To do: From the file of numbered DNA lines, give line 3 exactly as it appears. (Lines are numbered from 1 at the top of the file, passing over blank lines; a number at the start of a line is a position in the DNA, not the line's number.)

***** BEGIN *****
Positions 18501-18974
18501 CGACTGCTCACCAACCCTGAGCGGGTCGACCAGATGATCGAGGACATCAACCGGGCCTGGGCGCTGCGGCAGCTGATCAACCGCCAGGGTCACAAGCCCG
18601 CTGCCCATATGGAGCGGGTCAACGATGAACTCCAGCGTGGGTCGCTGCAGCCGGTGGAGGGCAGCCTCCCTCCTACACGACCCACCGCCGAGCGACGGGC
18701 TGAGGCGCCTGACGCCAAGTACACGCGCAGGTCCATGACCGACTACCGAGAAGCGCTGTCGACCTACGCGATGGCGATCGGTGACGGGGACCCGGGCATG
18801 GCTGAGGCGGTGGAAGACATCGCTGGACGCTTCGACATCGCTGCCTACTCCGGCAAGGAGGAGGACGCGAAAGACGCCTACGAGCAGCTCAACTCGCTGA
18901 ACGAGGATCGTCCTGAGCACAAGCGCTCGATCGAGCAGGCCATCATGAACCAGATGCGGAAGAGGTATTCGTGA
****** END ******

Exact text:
18601 CTGCCCATATGGAGCGGGTCAACGATGAACTCCAGCGTGGGTCGCTGCAGCCGGTGGAGGGCAGCCTCCCTCCTACACGACCCACCGCCGAGCGACGGGC